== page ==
ANL 34.00 Increased By ▲ 0.90 (2.72%)
ASC 14.90 Increased By ▲ 0.55 (3.83%)
ASL 25.10 Increased By ▲ 0.62 (2.53%)
AVN 92.20 Decreased By ▼ -0.30 (-0.32%)
BOP 9.14 Increased By ▲ 0.08 (0.88%)
BYCO 9.85 Increased By ▲ 0.15 (1.55%)
DGKC 134.70 Increased By ▲ 2.51 (1.9%)
EPCL 50.62 Increased By ▲ 0.52 (1.04%)
FCCL 24.63 Increased By ▲ 0.33 (1.36%)
FFBL 25.86 Increased By ▲ 1.46 (5.98%)
FFL 15.49 Increased By ▲ 0.47 (3.13%)
HASCOL 10.56 No Change ▼ 0.00 (0%)
HUBC 86.33 Increased By ▲ 1.23 (1.45%)
HUMNL 7.02 Increased By ▲ 0.27 (4%)
JSCL 25.65 Increased By ▲ 0.40 (1.58%)
KAPCO 41.55 Increased By ▲ 2.80 (7.23%)
KEL 4.02 Increased By ▲ 0.04 (1.01%)
LOTCHEM 14.45 Increased By ▲ 0.02 (0.14%)
MLCF 46.42 Increased By ▲ 0.54 (1.18%)
PAEL 37.25 Increased By ▲ 0.55 (1.5%)
PIBTL 11.70 Increased By ▲ 0.27 (2.36%)
POWER 10.25 Increased By ▲ 0.10 (0.99%)
PPL 90.90 Increased By ▲ 1.20 (1.34%)
PRL 26.86 Increased By ▲ 0.61 (2.32%)
PTC 8.71 Increased By ▲ 0.11 (1.28%)
SILK 1.35 No Change ▼ 0.00 (0%)
SNGP 42.71 Increased By ▲ 1.31 (3.16%)
TRG 146.10 Increased By ▲ 3.00 (2.1%)
UNITY 30.20 Increased By ▲ 0.41 (1.38%)
WTL 1.41 Decreased By ▼ -0.01 (-0.7%)
BR100 4,965 Increased By ▲ 76.98 (1.57%)
BR30 25,754 Increased By ▲ 477.72 (1.89%)
KSE100 45,837 Increased By ▲ 558.82 (1.23%)
KSE30 19,174 Increased By ▲ 275.54 (1.46%)

Petrol prices went down by Rs15/ltr as part of the Covid-19 relief package. That the price change came a week before schedule, qualifies as a relief step. The Special Assistant on Petroleum Nadeem Babar had initially hinted that this was a result of a considerable reduction in Petroleum Levy. One was under the impression that the actual benefit of decline in global crude oil prices will follow on April 1, and this is a relief purely based on PL.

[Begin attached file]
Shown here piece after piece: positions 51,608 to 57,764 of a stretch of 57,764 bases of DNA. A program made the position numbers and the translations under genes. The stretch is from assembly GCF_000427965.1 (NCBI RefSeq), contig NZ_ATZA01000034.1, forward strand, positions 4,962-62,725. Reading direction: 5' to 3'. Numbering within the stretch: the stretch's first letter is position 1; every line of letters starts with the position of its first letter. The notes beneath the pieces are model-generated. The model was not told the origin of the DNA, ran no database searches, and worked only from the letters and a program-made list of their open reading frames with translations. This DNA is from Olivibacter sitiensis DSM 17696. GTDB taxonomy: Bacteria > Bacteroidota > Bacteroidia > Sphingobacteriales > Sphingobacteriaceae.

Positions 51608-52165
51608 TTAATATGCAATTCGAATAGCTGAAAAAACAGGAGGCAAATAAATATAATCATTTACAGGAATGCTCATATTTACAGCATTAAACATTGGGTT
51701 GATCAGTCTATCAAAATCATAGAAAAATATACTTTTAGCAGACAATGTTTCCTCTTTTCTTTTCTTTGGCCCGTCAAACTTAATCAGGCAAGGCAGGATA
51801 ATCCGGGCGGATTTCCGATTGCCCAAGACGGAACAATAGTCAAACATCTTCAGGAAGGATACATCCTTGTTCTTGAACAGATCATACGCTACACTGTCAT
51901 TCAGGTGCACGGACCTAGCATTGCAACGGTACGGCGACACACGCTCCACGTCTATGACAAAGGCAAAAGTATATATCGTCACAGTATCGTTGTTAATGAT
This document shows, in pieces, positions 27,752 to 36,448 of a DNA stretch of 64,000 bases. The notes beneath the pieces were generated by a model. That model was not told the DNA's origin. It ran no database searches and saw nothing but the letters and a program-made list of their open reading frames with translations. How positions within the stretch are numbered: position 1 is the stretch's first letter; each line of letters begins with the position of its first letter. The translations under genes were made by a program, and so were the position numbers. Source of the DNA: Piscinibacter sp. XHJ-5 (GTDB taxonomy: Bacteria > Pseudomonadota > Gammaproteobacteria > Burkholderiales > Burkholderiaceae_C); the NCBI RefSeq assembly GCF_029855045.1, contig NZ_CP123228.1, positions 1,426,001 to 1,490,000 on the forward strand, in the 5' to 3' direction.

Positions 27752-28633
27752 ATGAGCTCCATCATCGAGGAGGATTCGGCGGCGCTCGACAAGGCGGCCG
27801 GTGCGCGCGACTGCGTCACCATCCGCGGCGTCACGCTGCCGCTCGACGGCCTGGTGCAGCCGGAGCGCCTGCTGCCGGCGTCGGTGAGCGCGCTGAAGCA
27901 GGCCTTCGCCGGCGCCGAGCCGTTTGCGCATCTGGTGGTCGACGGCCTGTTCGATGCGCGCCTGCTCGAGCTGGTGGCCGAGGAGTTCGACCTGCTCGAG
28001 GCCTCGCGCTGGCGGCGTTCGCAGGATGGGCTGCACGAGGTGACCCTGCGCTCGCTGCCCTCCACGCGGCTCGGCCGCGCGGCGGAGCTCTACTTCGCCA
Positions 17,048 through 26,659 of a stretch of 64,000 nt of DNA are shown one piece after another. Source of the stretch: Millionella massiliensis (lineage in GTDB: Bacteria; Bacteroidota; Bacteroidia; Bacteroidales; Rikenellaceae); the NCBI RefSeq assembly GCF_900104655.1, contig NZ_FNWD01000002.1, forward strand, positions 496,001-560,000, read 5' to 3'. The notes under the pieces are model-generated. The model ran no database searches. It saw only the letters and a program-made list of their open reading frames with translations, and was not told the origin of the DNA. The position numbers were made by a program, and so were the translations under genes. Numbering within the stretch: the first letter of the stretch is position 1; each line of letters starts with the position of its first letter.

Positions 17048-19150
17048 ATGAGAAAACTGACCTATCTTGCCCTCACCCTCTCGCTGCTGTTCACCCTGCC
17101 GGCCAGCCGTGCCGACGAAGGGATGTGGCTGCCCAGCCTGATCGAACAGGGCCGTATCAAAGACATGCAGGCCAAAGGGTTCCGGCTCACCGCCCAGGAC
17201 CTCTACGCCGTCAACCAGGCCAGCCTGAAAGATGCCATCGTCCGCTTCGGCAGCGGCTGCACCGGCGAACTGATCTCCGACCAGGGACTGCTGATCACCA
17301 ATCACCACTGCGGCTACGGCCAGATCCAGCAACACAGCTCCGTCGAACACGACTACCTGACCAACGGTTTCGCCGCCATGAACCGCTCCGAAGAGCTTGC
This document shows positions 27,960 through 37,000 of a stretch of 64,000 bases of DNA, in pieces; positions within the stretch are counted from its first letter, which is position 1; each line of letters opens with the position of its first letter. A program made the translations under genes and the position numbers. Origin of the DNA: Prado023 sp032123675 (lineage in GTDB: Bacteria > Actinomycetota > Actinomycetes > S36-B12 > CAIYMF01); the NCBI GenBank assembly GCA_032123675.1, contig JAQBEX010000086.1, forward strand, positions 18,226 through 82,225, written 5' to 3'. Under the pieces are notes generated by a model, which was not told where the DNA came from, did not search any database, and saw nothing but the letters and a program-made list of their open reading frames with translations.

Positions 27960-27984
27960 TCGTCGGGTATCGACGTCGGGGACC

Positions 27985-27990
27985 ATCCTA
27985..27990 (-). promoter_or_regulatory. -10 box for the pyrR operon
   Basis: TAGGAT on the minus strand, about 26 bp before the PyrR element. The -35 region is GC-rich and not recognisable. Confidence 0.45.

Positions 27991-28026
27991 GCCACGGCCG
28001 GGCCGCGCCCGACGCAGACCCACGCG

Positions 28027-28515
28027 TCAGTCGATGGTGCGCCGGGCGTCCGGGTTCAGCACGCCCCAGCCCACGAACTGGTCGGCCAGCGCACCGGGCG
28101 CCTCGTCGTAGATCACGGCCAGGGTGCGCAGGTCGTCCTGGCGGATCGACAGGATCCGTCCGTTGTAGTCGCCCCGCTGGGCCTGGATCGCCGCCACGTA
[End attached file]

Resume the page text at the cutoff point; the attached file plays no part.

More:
But there came Ogra’s own details. And the “sizeable” reduction in PL reads a paltry Rs2.59/ltr. Another Rs2/ltr have been slashed from the GST. The remaining price cut deals with actual reduction in global Arab Gulf Gasoline prices. This makes one wonders if the government actually passed on the benefit to the consumers or made more money out of the situation.

Some math would help. The relevant benchmark crude price for the period from February 27, 2020 to March 23, 2020 averaged $40.43 – or 35.2 percent lower month-on-month. The rupee did lose some value, but the change in rupees term was almost identical at 34.2 percent month-on-month at Rs39.9/ltr.

Now move to the base price for PSO, which is the cost of supply of the refined product. There is a 15.5 percent month-on-month reduction in base gasoline price. Surely, the crude oil undergoes refining process, hence the percentage change in crude and refined products will always vary.

But hold on here. Never in at least last four years, has the differential between crude and refined gasoline been this big. The average four-year ratio of base price to crude oil price is 1.08, with the highest value at 1.19 (see table). The ratio suddenly jumps to 1.4 for March 24 announcement. What have the refineries suddenly started to do? Why the sudden spike? What is the explanation there?

Had the ratio stayed 1.1 – the base price would be lower by another Rs12/ltr and the retail price by Rs14/ltr to Rs82/ltr. Nadeem Babar and Co. would do well to explain this price breakup. These are tough times, and criticism may seem out of place. But when you announce measures in the name of relief package, there should be transparency, which is clearly lacking here.